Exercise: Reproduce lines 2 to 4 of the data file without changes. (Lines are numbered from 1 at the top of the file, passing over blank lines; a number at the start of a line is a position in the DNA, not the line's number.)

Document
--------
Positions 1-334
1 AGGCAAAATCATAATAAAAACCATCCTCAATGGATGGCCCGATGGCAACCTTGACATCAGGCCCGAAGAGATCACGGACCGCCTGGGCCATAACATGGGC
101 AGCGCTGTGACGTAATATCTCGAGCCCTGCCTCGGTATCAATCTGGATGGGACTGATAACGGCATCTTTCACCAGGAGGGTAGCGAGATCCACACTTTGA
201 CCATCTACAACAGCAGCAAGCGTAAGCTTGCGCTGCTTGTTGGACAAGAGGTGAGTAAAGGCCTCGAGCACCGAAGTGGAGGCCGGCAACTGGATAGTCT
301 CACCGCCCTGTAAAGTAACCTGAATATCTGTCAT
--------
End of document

1 AGGCAAAATCATAATAAAAACCATCCTCAATGGATGGCCCGATGGCAACCTTGACATCAGGCCCGAAGAGATCACGGACCGCCTGGGCCATAACATGGGC
101 AGCGCTGTGACGTAATATCTCGAGCCCTGCCTCGGTATCAATCTGGATGGGACTGATAACGGCATCTTTCACCAGGAGGGTAGCGAGATCCACACTTTGA
201 CCATCTACAACAGCAGCAAGCGTAAGCTTGCGCTGCTTGTTGGACAAGAGGTGAGTAAAGGCCTCGAGCACCGAAGTGGAGGCCGGCAACTGGATAGTCT